Which Herod was which? Sorting out the five Herods

Reading Time: 14 minutes
Coins minted by Herod’s heirs. Top: Herod Philip, the Tetrarch, is mentioned in Luke 3:1. Philip struck coins mentioning his name and title, “Philip tetrarch.” He also depicted a profile of the Emperor with his name and title, “Tiberius Caesar,” and a pagan temple. Herod Antipas, the Tetrarch, second row, is mentioned throughout the Gospel accounts. Coins of Herod Antipas, ruler of the Galilee region, often included his family name and title “Herod Tetrarch.” Many of his coins depicted wreaths, palm branches, or reeds. Herod Archelaus, the Ethnarch mentioned in Matthew 2:22, minted coins, bottom row, during his short reign. These often depicted grapes, a helmet, a ship bow, and a wreath. Some of the coins also read “Herod Ethnarch.”

Herod Archelaus

In the Gospel of Matthew we read that God sent an angel to warn St Joseph not to go to Judea after the time in Egypt because Archelaus, the son of Herod, reigned there. What sort of person was Archelaus? Was he too someone to be feared like his father?

Before King Herod died in 4 BC, he provided for three of his sons to be put in charge of different parts of his kingdom. Archelaus was to rule over Judea, Samaria and Idumea. This was half of his father’s kingdom.

Archelaus was born in 23 BC, so when he assumed power he was only 19 years of age. He reigned for nine years, until 6 AD, when he was removed by Caesar Augustus.

Archelaus was in fact not much different from his father. Shortly after assuming power he had to contend with the fact that his father King Herod, just before his death, had ordered the execution of two teachers and 40 youths who had removed the golden eagle Herod had erected over the entrance to the temple. Many considered the eagle to be a blasphemous symbol and so they had chopped it down with axes. King Herod had also ordered the killing of all male lineal descendants of his predecessors, the Hasmoneans.

According to the account given by Jewish historian Flavius Josephus, when Archelaus began his reign, just before Passover in 4 BC, he ascended a golden throne, dressed in white and showed kindness to the people in Jerusalem in order to satisfy their desires for lower taxes and an end to the political imprisonment of Herod’s enemies. At some point the crowd began to call for the punishment of those who had ordered the death of the two teachers and the 40youths. They also demanded the replacement of the high priest appointed by King Herod with one of greater piety and purity.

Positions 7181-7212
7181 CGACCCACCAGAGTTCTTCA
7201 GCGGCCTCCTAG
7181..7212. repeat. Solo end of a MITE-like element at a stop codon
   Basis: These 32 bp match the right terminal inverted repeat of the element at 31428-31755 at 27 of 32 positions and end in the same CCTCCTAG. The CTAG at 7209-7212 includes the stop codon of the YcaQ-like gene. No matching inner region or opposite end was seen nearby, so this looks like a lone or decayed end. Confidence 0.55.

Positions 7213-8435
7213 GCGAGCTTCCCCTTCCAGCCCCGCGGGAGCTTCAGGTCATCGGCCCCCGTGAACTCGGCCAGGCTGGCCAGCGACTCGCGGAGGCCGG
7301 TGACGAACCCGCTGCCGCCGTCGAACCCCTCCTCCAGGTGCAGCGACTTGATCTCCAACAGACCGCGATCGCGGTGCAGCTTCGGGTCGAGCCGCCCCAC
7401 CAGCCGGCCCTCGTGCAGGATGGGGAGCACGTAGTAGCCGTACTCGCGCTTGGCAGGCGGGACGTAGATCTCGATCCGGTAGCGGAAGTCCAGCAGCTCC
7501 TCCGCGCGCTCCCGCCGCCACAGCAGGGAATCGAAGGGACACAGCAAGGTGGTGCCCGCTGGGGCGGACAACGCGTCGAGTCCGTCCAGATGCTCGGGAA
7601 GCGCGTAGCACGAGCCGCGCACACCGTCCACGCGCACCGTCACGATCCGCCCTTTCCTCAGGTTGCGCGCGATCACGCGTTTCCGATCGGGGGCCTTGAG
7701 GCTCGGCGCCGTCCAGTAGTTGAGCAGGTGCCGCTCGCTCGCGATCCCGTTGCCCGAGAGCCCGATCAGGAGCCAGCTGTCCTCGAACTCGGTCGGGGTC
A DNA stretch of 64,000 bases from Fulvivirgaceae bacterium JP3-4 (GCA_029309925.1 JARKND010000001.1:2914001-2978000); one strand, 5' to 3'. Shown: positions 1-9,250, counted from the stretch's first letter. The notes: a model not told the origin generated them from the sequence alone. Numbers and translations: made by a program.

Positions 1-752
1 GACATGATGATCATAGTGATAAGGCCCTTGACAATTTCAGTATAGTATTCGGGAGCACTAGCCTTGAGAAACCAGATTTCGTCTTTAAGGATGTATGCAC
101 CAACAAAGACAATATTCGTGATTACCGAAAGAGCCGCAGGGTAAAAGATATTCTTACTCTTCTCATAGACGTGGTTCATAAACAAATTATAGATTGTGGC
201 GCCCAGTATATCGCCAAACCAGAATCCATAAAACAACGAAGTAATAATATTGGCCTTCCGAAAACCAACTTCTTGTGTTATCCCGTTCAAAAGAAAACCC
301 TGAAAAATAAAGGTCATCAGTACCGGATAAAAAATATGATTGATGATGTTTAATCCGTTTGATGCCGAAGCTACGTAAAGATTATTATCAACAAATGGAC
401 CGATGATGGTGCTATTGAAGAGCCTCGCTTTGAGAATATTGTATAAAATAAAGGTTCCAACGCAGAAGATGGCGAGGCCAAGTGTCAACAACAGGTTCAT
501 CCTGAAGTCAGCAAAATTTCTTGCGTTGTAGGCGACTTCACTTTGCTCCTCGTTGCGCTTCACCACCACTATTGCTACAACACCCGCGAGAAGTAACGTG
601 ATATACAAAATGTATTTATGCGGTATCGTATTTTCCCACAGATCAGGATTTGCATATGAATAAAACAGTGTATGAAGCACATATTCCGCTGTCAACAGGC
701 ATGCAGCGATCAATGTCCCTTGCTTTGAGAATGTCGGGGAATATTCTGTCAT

Archelaus acceded to these requests, although he became ever more angry with the presumptuousness of the crowd. He asked for moderation and told the people that all would be well if they would calm down and wait until Caesar Augustus confirmed him as king. He then went off to feast with his friends.

He asked for moderation and told the people that all would be well if they would calm down and wait until Caesar Augustus confirmed him as king. He then went off to feast with his friends.

It was evening and soon mourning and wailing for the teachers and youths began in the temple area, with the crowd becoming ever more threatening, recruiting others to their cause. Archelaus then sent a general, some others and finally a tribune in command of a cohort to convince the seditionists to stop their rioting and to wait until Archelaus could return from Rome with his mandate from Caesar Augustus.

The crowd stoned those sent by Archelaus, killing many of them. Those who had done the stoning then returned to their sacrifices in the temple as if nothing had happened. It was now after midnight. Archelaus responded by sending his whole army to the temple, where they began killing all who confronted them. Josephus records the death toll as 3000. Archelaus then sent heralds throughout the city to announce the cancellation of Passover.

Archelaus sailed to Rome to see Augustus but he was met there by a group who opposed him – his own family. Antipas, his younger brother, who had been removed from his father’s will a short time before, argued that Archelaus merely feigned grief for his father and that his actions, which resulted in the death of the 3000 in the temple, amounted to a threat to Caesar himself, since Archelaus had acted in every way like a king before he had been given that title by Caesar.

Antipas, his younger brother … argued that Archelaus merely feigned grief for his father and that his actions, which resulted in the death of the 3000 in the temple, amounted to a threat to Caesar himself

At this point Nicolaus of Damascus, who had been Herod’s confidant for years, defended Archelaus before Caesar, arguing that Herod’s last will, which named Archelaus as king instead of his brother Antipas, should be considered valid. Archelaus then fell at Caesar’s feet and Caesar raised him up, declaring that he was worthy to succeed his father, and named him ethnarch over Judea and the other territories.

When Archelaus later violated the law of Moses by marrying a woman whose husband was still alive, and he continued his cruelty, the Jews complained to Augustus, who deposed him in the 10th year of his reign and banished him to Gaul. In view of all this, it is understandable that God sent an angel to warn Joseph and Mary not to return to Judea, where Archelaus reigned.